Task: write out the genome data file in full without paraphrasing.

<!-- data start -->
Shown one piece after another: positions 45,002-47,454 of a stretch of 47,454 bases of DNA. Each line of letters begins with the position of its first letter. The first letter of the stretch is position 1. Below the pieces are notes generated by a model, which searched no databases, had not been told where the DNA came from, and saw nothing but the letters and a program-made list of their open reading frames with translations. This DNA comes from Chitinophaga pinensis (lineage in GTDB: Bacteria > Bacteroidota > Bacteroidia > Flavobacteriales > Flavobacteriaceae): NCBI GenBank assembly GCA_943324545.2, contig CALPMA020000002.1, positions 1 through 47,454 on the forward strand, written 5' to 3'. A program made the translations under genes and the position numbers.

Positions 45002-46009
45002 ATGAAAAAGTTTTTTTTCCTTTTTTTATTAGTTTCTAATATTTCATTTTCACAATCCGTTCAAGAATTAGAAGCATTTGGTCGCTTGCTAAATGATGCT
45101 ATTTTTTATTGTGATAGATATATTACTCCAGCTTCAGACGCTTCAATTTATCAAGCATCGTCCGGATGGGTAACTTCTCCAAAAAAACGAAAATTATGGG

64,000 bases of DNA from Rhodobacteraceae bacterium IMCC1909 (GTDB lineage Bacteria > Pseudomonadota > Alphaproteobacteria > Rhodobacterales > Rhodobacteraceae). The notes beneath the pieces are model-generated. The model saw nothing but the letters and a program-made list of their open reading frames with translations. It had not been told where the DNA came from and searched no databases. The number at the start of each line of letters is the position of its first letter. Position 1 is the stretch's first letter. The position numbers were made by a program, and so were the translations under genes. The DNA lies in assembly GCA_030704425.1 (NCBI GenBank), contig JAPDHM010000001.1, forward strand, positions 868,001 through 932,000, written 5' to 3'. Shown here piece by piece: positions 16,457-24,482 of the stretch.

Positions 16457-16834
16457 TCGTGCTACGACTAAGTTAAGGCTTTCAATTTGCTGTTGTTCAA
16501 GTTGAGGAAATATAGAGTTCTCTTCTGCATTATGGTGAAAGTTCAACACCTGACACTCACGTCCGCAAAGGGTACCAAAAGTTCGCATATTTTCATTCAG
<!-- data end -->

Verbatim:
Shown one piece after another: positions 45,002-47,454 of a stretch of 47,454 bases of DNA. Each line of letters begins with the position of its first letter. The first letter of the stretch is position 1. Below the pieces are notes generated by a model, which searched no databases, had not been told where the DNA came from, and saw nothing but the letters and a program-made list of their open reading frames with translations. This DNA comes from Chitinophaga pinensis (lineage in GTDB: Bacteria > Bacteroidota > Bacteroidia > Flavobacteriales > Flavobacteriaceae): NCBI GenBank assembly GCA_943324545.2, contig CALPMA020000002.1, positions 1 through 47,454 on the forward strand, written 5' to 3'. A program made the translations under genes and the position numbers.

Positions 45002-46009
45002 ATGAAAAAGTTTTTTTTCCTTTTTTTATTAGTTTCTAATATTTCATTTTCACAATCCGTTCAAGAATTAGAAGCATTTGGTCGCTTGCTAAATGATGCT
45101 ATTTTTTATTGTGATAGATATATTACTCCAGCTTCAGACGCTTCAATTTATCAAGCATCGTCCGGATGGGTAACTTCTCCAAAAAAACGAAAATTATGGG

64,000 bases of DNA from Rhodobacteraceae bacterium IMCC1909 (GTDB lineage Bacteria > Pseudomonadota > Alphaproteobacteria > Rhodobacterales > Rhodobacteraceae). The notes beneath the pieces are model-generated. The model saw nothing but the letters and a program-made list of their open reading frames with translations. It had not been told where the DNA came from and searched no databases. The number at the start of each line of letters is the position of its first letter. Position 1 is the stretch's first letter. The position numbers were made by a program, and so were the translations under genes. The DNA lies in assembly GCA_030704425.1 (NCBI GenBank), contig JAPDHM010000001.1, forward strand, positions 868,001 through 932,000, written 5' to 3'. Shown here piece by piece: positions 16,457-24,482 of the stretch.

Positions 16457-16834
16457 TCGTGCTACGACTAAGTTAAGGCTTTCAATTTGCTGTTGTTCAA
16501 GTTGAGGAAATATAGAGTTCTCTTCTGCATTATGGTGAAAGTTCAACACCTGACACTCACGTCCGCAAAGGGTACCAAAAGTTCGCATATTTTCATTCAG